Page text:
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‘No different than terrorists’: Israel slams freelance journalists after report claims they had prior knowledge of Hamas attack

CNN and AP severed ties with one freelancer in the wake of the report.

 

Katherine Huggins

Tech

Israel is condemning journalists who it claims were aware of Hamas’ Oct. 7 attack before it happened.

The backlash follows a report by the site HonestReporting which questioned if it is “conceivable to assume that ‘journalists’ just happened to appear early in the morning at the border without prior coordination with the terrorists.”

Though the piece was thin on evidence, it exploded immediately.

The government of Israel shared the report on its X account Thursday, writing: “Did these ‘journalists’ know about the impending Hamas attack and fail to warn relevant parties? The details of this discovery are still unfolding, but one thing is clear. This is a serious violation of journalistic ethics.”

Israel also posted about Hassan Eslaiah, a freelancer who has worked with the Associated Press and CNN.

According to HonestReporting, Eslaiah took photos of a burning Israeli tank as well as Hamas terrorists entering Kibbutz Kfar Azza. It updated its report after publication to include a resurfaced image of Eslaiah with Yahya Sinwar, a senior Hamas leader who masterminded the Oct. 7 attack.

Footage of Eslaiah on a motorbike holding a grenade on Oct. 7 was also widely shared on social media in the wake of HonestReporting’s report.

In response to the revelations regarding Eslaiah, both CNN and AP severed ties with the freelancer.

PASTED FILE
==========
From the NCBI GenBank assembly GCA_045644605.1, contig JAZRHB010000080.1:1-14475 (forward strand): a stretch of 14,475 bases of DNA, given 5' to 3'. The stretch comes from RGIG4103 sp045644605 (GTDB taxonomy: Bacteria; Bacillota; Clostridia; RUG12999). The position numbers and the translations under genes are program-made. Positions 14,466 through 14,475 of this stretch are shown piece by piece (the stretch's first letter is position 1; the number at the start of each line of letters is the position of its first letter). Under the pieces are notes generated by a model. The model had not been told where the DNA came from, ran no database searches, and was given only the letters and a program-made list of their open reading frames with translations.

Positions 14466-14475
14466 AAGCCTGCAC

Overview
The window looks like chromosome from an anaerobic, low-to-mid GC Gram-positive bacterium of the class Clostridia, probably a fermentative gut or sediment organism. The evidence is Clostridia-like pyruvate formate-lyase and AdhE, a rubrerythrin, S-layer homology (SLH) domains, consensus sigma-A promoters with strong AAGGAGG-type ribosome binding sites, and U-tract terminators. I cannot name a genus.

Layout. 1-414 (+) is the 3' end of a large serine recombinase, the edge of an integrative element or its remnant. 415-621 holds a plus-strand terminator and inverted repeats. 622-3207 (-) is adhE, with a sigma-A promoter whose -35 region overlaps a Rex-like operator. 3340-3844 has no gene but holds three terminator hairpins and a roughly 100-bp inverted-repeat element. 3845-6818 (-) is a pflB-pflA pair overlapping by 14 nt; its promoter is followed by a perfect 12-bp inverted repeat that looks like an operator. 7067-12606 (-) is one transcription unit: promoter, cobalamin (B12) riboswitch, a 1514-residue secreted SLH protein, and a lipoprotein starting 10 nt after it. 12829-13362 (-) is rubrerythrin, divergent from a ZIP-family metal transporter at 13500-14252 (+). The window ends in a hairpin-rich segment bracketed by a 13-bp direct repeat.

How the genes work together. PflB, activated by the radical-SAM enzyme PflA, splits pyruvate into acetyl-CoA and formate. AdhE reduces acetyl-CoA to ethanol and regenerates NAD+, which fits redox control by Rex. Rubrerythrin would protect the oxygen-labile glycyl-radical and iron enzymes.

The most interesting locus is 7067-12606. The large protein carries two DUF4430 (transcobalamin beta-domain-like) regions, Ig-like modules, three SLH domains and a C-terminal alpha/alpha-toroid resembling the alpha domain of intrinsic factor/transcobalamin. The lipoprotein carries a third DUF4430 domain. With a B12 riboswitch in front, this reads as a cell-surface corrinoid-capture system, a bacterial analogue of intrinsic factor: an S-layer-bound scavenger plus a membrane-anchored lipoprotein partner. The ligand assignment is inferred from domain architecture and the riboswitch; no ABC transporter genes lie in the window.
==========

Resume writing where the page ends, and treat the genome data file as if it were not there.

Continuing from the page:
“The Associated Press had no knowledge of the Oct. 7 attacks before they happened,” AP’s media relations director, Lauren Easton, said in a statement. “The first pictures AP received from any freelancer show they were taken more than an hour after the attacks began. No AP staff were at the border at the time of the attacks, nor did any AP staffer cross the border at any time.“

“We are no longer working with Hassan Eslaiah, who had been an occasional freelancer for AP and other international news organizations in Gaza,” she added.

A spokesperson for CNN similarly denied having prior knowledge of the Oct. 7 attacks and said that Eslaiah was not working for the network the day of the attack.

“As of today, we have severed all ties with him,” the spokesperson told Puck News.

According to a Gaza writer on X, Eslaiah sent him timestamped photos to prove he was still inside Gaza when Hamas’ attack unfolded, adding that “he had no idea what was happening & rushed to a rooftop to take pictures of Hamas’ rockets thinking it was just another limited escalation & rocket fire.”

In response to the HonestReporting report, Reuters similarly denied having prior knowledge of the attack or embedding journalists with Hamas on Oct. 7.

“Reuters acquired photographs from two Gaza-based freelance photographers who were at the border on the morning of October 7, with whom it did not have a prior relationship,” the news agency said in a statement. “The photographs published by Reuters were taken two hours after Hamas fired rockets across southern Israel and more than 45 minutes after Israel said gunmen had crossed the border.”

“Reuters staff journalists were not on the ground at the locations referred to in the HonestReporting article,” it added.

Despite the outlets’ denials, the early publication of images of the attack has continued to raise questions and criticism.

“Journalists found to have known about the massacre, and still chose to stand as idle bystanders while children were slaughtered – are no different than terrorists and should be treated as such,” wrote former Defense Minister Benny Gantz on Thursday.

Israel’s National Public Diplomacy Directorate, part of the Prime Minister’s Office, called the freelancers “accomplices in crimes against humanity” whose “actions were contrary to professional ethics.” The Government Press Office sent a letter to the bureau chiefs of the AP, Reuters, CNN, and The New York Times asking for clarifications, Jewish Insider reported.

“The AP, Reuters, the NY Times, and CNN are going to be answering some tough questions about their practices in Gaza,” remarked U.S. Sen. Tom Cotton (R-Ark.) on Wednesday.

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